1.4

(1) The court must further the overriding objective by actively managing cases.

(2) Active case management includes –

(e) encouraging the parties to use an alternative dispute resolution procedure

Sanctions for Failing to Mediate

The Court has power to and frequently imposes cost sanctions against parties who refuse to mediate.

PGF II SA v OMFS Company 1 Ltd [2013] EWCA Civ 1288

Lord Justice Briggs:

1. An unreasonable refusal to participate in ADR has, since 2004, been identified by this court as a form of unreasonable conduct of litigation to which the court may properly respond by imposing costs sanctions: see Halsey v Milton Keynes General NHS Trust [2004] 1WLR 3002.

2. The Halsey case was the first in which the Court of Appeal addressed, as a matter of principle, the extent to which it was appropriate for the court to use its powers to encourage parties to civil litigation to settle their disputes otherwise than by trial.

24. In the nine and a half years which have elapsed since the decision in the Halsey case, much has occurred to underline and confirm the wisdom of that conclusion.

34. In my judgment, the time has now come for this court firmly to endorse the advice given in Chapter 11.56 of the ADR Handbook, that silence in the face of an invitation to participate in ADR is, as a general rule, of itself unreasonable.

56. Finally, as is recognised by the weight placed on the judge’s decision in the passage in the ADR Handbook to which I have referred, this case sends out an important message to civil litigants, requiring them to engage with a serious invitation to participate in ADR ……. The court’s task in encouraging the more proportionate conduct of civil litigation is so important in current economic circumstances that it is appropriate to emphasise that message by a sanction which, even if a little more vigorous than I would have preferred, nonetheless operates pour encourager les autres.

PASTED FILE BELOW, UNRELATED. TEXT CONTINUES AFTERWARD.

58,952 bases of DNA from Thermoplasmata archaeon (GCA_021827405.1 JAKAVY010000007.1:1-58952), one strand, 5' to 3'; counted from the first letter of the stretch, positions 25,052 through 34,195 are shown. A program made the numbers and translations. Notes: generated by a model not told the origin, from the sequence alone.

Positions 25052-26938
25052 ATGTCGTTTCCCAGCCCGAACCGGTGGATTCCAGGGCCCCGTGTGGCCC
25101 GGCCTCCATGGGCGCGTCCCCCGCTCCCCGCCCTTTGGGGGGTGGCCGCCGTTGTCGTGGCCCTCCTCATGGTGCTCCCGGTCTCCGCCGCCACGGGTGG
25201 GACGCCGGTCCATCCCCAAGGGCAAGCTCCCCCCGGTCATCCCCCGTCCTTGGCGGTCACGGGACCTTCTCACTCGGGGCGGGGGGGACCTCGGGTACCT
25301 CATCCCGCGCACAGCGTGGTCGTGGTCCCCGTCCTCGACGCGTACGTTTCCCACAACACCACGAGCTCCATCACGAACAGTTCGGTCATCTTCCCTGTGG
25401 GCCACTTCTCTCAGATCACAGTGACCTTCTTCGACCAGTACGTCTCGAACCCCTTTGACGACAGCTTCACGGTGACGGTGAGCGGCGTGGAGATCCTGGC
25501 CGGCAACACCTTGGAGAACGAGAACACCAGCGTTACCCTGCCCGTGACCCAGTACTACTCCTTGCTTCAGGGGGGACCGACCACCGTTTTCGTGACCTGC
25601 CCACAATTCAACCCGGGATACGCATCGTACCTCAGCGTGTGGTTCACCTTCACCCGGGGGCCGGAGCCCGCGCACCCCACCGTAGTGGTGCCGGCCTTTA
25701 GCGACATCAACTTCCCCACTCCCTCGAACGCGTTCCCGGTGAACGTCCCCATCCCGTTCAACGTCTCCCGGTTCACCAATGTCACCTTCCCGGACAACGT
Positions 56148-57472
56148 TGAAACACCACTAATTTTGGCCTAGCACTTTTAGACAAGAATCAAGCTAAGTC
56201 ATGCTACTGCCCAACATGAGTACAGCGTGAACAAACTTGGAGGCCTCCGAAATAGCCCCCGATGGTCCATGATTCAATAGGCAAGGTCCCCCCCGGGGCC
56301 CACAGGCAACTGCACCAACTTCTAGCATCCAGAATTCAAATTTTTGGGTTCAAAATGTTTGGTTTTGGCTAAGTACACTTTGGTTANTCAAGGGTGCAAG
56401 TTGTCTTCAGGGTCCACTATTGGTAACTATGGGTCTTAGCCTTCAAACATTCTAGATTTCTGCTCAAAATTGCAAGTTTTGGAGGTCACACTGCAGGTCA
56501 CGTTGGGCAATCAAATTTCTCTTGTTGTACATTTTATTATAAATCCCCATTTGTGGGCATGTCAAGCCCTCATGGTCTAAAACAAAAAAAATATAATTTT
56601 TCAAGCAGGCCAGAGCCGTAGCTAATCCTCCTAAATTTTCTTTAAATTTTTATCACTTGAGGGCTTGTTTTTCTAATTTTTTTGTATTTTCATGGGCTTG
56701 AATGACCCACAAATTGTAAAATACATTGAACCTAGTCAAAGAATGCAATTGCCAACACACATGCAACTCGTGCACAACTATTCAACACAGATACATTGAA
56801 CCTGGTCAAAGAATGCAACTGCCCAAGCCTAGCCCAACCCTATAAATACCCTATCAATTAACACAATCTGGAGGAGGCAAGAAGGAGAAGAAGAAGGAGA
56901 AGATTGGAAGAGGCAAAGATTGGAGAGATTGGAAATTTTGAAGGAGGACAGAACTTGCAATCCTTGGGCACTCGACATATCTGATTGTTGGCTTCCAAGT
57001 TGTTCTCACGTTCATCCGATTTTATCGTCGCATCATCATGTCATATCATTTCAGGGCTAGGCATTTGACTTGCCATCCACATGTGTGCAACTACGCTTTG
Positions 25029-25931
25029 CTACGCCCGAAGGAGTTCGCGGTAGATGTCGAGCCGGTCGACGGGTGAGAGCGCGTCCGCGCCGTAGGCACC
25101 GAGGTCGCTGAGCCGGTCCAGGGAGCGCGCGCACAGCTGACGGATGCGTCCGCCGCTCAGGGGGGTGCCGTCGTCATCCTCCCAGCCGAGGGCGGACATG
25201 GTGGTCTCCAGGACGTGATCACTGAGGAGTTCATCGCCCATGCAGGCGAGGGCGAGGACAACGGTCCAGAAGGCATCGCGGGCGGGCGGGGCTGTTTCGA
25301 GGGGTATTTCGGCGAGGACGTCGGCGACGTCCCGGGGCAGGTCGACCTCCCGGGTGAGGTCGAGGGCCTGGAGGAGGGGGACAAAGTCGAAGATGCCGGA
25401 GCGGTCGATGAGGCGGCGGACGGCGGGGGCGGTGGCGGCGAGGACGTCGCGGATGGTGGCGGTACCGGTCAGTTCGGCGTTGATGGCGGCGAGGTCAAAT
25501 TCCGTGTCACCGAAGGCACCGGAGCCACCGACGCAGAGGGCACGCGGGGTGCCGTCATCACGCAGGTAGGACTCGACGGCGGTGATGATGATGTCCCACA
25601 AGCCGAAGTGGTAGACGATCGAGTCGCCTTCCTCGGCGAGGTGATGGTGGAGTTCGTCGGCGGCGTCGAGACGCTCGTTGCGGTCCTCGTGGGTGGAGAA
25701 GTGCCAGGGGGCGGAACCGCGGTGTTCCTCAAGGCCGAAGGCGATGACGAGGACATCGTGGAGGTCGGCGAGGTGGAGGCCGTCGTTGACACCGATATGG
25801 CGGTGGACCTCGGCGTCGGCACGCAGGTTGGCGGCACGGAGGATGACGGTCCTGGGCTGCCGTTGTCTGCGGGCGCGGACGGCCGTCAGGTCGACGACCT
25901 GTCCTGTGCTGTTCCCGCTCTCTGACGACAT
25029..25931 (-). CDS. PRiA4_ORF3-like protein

Attempts to Avoid Mediation

The court is very weary of attempts to avoid mediation and these are usually given a short shrift response. Indeed Mr Justice Turner in Laporte characterised refusing to mediate as a ‘high risk’ strategy.

Burchell v Bullard (2005) EWCA 358

Lord Justice Ward

41. The stated reason for refusing mediation that the matter was too complex for mediation is plain nonsense.

Lord Justice Rix

50. I agree that mediation here would have had a reasonable prospect of success and that a party cannot rely on its own obstinacy to assert that it would not.

Laporte & Anor v The Commissioner of Police of the Metropolis [2015] EWHC 371 (QB)

Mr Justice Turner quoting Mr Justice Lightman - Hurst v Leeming [2003] 1 Lloyd's Rep 379

53. ‘what appears to be incapable of mediation before the mediation process begins often proves capable of satisfactory resolution.’

Other Judicial Dicta

Burchell v Bullard (2005) EWCA 358

Lord Justice Ward

43. Halsey has made plain not only the high rate of a successful outcome being achieved by mediation but also its established importance as a track to a just result running parallel with that of the court system. Both have a proper part to play in the administration of justice. The court has given its stamp of approval to mediation and it is now the legal profession which must become fully aware of and acknowledge its value. The profession can no longer with impunity shrug aside reasonable requests to mediate. The parties cannot ignore a proper request to mediate simply because it was made before the claim was issued.

Lord Justice Rix

50. The court is entitled to take an unreasonable refusal into account, even when it occurs before the start of formal proceedings.

Oliver and another -v- Symons and Another [2012] EWCA Civ 267

Lord Justice Ward

53. It depresses me that solicitors cannot at the very first interview persuade their clients to put their faith in the hands of an experienced mediator, a dispassionate third party, to guide them to a fair and sensible compromise of an unseemly battle which will otherwise blight their lives for months and months to come.

Consequences of Failing to Mediate

PGF II SA v OMFS Company 1 Ltd [2013] EWCA Civ 1288

Sanction Applied - Party penalised £250,000 Costs

Laporte & Anor v The Commissioner of Police of the Metropolis [2015] EWHC 371 (QB)

Sanction Applied - Party penalised One Third of Costs

Rolf v De Guerin [2011] EWCA Civ 78

Sanction Applied - Party penalised All of Costs

C 2018 Resolve UK

(This note is intended for outline information purposes only. It does not constitute or purport to be legal advice)

Russell Evans is a Director & Immediate Past President of the Hampshire Law Society. He is a full time Mediator and has judged the Finals of both the UK & International Mediation Competitions.

At ReSolve UK we have experts in: Property Disputes/ Business Disputes/ Insurance Claims/ Partnership Disputes/ Employment/ Construction/ Professional Negligence/ Sport/ Music & Entertainment/ Shipping & Maritime/ Care/ International Trade/ Director & Shareholder/ Inheritance Claims & Probate/ Trusts & Estates/ Charities/ Workplace/

Russell Evans russell@resolveuk.co.uk Mob: 07986 550969

www.resolveukmediation.co.uk